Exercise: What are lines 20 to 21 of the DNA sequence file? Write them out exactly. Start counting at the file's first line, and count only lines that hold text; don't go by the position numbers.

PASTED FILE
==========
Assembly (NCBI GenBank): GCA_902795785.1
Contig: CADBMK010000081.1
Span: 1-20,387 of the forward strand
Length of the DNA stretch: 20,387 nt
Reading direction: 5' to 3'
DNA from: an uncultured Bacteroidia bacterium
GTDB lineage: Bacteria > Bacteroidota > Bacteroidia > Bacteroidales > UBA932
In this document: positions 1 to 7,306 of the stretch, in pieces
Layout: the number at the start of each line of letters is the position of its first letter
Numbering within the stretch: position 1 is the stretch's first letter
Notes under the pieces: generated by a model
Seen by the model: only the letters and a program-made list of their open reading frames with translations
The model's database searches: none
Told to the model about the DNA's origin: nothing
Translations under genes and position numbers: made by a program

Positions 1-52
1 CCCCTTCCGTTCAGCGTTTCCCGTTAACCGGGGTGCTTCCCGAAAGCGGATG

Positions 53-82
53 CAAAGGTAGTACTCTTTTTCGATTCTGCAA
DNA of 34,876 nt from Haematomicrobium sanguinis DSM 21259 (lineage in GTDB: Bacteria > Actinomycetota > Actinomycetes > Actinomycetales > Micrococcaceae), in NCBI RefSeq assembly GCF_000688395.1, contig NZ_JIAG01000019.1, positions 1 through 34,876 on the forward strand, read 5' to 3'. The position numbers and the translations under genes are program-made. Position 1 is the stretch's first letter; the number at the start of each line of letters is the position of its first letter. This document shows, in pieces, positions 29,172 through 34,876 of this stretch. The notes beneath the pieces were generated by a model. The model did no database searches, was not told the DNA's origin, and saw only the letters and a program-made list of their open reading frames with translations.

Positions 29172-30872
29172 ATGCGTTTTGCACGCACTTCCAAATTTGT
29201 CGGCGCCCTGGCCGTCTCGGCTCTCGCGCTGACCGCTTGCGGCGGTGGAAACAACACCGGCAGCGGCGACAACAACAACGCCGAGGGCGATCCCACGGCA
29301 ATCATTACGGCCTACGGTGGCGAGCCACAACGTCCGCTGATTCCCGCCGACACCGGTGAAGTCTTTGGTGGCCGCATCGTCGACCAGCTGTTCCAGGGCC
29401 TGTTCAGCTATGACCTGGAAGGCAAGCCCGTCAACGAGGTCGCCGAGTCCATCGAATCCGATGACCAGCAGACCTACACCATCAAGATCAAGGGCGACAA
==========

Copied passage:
DNA of 34,876 nt from Haematomicrobium sanguinis DSM 21259 (lineage in GTDB: Bacteria > Actinomycetota > Actinomycetes > Actinomycetales > Micrococcaceae), in NCBI RefSeq assembly GCF_000688395.1, contig NZ_JIAG01000019.1, positions 1 through 34,876 on the forward strand, read 5' to 3'. The position numbers and the translations under genes are program-made. Position 1 is the stretch's first letter; the number at the start of each line of letters is the position of its first letter. This document shows, in pieces, positions 29,172 through 34,876 of this stretch. The notes beneath the pieces were generated by a model. The model did no database searches, was not told the DNA's origin, and saw only the letters and a program-made list of their open reading frames with translations.

Positions 29172-30872